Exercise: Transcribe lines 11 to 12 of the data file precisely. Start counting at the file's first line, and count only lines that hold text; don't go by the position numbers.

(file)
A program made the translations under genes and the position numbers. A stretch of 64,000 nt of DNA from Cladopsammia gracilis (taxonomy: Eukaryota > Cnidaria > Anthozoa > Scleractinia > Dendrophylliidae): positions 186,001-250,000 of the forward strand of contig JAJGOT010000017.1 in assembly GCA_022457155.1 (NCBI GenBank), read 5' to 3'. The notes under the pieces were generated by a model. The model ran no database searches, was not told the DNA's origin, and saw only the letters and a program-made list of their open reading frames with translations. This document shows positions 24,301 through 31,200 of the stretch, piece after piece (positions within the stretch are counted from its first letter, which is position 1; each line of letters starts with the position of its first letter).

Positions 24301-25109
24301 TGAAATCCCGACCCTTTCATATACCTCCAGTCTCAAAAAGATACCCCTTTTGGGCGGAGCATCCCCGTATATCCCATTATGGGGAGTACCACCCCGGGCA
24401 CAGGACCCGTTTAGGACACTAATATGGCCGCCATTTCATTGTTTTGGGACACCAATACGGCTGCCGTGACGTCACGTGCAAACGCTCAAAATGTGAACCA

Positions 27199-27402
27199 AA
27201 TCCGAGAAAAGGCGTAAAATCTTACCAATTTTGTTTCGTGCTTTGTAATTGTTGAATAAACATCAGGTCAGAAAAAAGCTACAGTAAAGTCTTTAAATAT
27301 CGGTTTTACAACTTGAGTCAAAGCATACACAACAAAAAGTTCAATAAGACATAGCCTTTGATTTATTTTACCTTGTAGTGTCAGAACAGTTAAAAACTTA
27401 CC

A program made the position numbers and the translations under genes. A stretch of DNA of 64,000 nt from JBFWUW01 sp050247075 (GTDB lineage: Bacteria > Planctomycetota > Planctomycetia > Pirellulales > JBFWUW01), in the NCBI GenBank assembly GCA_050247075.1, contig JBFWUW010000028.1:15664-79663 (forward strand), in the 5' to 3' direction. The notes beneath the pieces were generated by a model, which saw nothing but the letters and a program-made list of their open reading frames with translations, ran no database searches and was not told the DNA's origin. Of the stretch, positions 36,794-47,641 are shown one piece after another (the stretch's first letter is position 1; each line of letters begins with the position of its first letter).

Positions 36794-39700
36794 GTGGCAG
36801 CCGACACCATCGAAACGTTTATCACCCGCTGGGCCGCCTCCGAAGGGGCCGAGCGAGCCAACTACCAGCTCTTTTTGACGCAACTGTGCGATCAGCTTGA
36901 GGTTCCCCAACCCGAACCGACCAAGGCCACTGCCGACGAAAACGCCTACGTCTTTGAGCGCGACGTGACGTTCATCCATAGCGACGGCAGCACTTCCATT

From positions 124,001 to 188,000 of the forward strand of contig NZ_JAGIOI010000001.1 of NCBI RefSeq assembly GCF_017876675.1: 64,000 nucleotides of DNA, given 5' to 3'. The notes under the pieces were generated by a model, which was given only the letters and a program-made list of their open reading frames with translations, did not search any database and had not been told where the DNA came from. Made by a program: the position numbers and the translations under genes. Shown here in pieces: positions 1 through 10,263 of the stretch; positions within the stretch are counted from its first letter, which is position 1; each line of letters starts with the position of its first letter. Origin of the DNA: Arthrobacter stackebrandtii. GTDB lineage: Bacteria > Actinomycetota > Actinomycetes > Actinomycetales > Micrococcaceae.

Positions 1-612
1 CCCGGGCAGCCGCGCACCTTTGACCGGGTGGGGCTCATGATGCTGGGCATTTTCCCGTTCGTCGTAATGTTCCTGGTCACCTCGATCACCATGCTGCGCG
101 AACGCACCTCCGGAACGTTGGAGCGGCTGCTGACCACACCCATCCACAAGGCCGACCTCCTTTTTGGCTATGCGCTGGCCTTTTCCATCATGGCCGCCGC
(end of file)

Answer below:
Positions 36794-39700
36794 GTGGCAG